Scientific experimentation frequently generates enormous quantities of data. And, just as frequently, this data cannot be handled at the point where it is created and has to be moved to either large supercomputing clusters or the cloud. This process of moving data requires high-tech software packages that can transport large quantities of information seamlessly, reliably and quickly, all over the world.
Recently, a data moving competition was held at the SupercomputingAsia conference to test how well different data transfer applications moved data. The competition brought together experts from industry and academia to evaluate innovative solutions for transferring enormous quantities of data to servers around the world. Globus, a platform for research data management created by researchers at the University of Chicago and the U.S. Department of Energy’s (DOE) Argonne National Laboratory, received the Best Integrated Software Experience Award at the 2021 Data Mover Challenge.
“With state-of-the-art experimental facilities like Argonne’s Advanced Photon Source, which is a DOE Office of Science user facility, or CERN’s Large Hadron Collider, researchers need ways to quickly and accurately move data around,” said Argonne computer scientist Rajkumar Kettimuthu. “In many cases, it is important to be able to analyze data quickly after it is generated, and being able to move data plays an important role in that process.”
The Data Mover Competition formed an important stage to showcase Globus’s accomplishments, Kettimuthu explained. “Opportunities like this, even though they only last for a few days, provide a worthwhile testbed,” he said. “Although we aren’t able to test out all the features of Globus during the competition, it still allowed us to demonstrate how versatile a tool it is.”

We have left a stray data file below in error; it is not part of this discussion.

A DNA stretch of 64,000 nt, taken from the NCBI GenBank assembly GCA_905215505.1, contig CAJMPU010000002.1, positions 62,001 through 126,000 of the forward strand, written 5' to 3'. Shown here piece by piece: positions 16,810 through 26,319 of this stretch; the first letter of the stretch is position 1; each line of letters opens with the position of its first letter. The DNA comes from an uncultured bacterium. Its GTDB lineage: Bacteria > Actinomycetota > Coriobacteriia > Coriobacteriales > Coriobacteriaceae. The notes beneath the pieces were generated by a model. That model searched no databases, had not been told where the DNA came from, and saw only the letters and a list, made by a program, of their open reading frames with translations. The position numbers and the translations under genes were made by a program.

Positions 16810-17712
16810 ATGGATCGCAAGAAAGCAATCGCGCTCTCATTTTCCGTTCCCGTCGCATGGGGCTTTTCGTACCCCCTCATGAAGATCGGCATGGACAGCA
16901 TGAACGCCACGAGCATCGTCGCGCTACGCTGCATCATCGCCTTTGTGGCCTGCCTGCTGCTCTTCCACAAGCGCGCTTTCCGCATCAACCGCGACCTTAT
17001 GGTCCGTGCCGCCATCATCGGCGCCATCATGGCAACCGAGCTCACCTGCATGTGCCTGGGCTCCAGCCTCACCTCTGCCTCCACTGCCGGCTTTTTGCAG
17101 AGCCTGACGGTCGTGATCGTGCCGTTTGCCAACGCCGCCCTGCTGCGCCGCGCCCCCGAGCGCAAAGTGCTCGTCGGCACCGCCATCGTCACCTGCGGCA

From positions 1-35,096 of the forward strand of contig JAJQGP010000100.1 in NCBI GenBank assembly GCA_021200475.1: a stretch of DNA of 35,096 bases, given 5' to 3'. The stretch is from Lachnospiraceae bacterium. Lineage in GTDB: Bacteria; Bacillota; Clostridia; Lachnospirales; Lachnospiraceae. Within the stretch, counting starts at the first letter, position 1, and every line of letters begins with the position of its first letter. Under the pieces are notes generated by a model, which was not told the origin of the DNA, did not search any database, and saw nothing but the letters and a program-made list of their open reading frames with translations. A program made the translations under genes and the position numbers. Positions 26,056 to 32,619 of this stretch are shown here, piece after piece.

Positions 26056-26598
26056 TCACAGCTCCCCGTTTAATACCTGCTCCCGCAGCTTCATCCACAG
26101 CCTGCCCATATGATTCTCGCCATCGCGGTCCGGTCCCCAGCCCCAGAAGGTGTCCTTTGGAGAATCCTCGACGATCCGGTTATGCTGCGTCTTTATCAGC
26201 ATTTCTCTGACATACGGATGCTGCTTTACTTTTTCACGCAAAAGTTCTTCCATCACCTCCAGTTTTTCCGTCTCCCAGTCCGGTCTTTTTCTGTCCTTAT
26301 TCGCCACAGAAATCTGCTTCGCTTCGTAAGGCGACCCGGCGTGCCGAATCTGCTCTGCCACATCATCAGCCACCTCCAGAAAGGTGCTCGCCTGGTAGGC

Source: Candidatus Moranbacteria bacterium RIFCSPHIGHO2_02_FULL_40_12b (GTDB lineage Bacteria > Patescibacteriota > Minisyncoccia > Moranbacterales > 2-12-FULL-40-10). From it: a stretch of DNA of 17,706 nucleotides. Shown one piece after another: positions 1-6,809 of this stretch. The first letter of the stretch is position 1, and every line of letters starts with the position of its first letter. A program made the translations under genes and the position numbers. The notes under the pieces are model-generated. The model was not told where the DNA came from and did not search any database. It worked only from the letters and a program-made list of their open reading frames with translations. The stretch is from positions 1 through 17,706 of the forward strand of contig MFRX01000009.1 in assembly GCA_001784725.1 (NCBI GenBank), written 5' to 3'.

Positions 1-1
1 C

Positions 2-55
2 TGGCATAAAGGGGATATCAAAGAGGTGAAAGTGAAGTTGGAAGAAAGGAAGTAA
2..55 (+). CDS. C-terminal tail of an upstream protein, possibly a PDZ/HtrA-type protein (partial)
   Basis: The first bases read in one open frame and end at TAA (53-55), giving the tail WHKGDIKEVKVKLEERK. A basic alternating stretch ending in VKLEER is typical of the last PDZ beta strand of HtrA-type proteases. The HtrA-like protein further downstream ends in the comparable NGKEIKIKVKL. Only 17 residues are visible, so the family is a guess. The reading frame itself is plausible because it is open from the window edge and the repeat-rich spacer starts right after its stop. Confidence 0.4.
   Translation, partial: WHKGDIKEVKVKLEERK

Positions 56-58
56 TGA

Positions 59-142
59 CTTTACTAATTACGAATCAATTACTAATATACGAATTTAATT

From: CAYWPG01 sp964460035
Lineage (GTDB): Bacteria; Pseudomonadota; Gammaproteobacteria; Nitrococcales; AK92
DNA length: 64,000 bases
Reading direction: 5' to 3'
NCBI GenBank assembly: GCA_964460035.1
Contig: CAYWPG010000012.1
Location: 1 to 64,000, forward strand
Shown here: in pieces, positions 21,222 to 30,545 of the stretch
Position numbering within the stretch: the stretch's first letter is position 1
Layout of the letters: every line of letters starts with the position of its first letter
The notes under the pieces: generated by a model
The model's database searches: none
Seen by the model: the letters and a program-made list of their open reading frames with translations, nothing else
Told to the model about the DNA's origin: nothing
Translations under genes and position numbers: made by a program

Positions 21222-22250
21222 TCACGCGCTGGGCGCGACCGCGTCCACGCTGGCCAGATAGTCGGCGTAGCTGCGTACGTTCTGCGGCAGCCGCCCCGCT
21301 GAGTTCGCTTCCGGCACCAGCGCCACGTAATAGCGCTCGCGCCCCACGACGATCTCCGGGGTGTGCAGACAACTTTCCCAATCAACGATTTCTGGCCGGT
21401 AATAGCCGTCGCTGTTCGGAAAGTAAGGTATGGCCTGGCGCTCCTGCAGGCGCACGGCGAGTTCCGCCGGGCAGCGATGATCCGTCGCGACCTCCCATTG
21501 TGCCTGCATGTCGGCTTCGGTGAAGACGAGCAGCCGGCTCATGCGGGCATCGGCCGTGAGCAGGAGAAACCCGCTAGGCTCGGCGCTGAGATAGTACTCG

“I am honored that Globus was selected among this group of competitors,” added Ian Foster, Globus co-inventor and director of Argonne’s Data Science and Learning division. “In today’s world the ability to rapidly and easily transfer large amounts of data, and to share it with partners and collaborators, is essential to progress in any research and business endeavor.”
According to Kettimuthu, Globus received the Best Integrated Software Experience Award because it is intuitive and user-friendly. “We hide a bunch of the complexities from the users,” he said. “The package automatically responds to failures and tunes for performance so that users don’t have to babysit their data transfers.”
Moving data between supercomputing clusters and the cloud can create challenges in data transfer, but it is an aspect that Globus handles remarkably well, Kettimuthu said. Globus is also good at integrity verification, in which the accuracy of the data is checked as the data is being transferred.
All in all, the recognition for Globus is one more piece of recognition that Argonne-developed computing technology can play a big role in enabling research and experimentation. “Without data movement and data sharing, modern science couldn’t exist,” Kettimuthu said. “Globus can be a useful tool for a wide range of sciences that rely on big data.”
Zhengchen Liu, Michael Link and Jack Kordas also contributed to the winning project.
The Argonne Leadership Computing Facility provides supercomputing capabilities to the scientific and engineering community to advance fundamental discovery and understanding in a broad range of disciplines. Supported by the U.S. Department of Energy’s (DOE’s) Office of Science, Advanced Scientific Computing Research (ASCR) program, the ALCF is one of two DOE Leadership Computing Facilities in the nation dedicated to open science.
Argonne National Laboratory seeks solutions to pressing national problems in science and technology. The nation’s first national laboratory, Argonne conducts leading-edge basic and applied scientific research in virtually every scientific discipline. Argonne researchers work closely with researchers from hundreds of companies, universities, and federal, state and municipal agencies to help them solve their specific problems, advance America’s scientific leadership and prepare the nation for a better future. With employees from more than 60 nations, Argonne is managed by UChicago Argonne, LLC for the U.S. Department of Energy’s Office of Science.
The U.S. Department of Energy’s Office of Science is the single largest supporter of basic research in the physical sciences in the United States and is working to address some of the most pressing challenges of our time. For more information, visit https://energy.gov/science.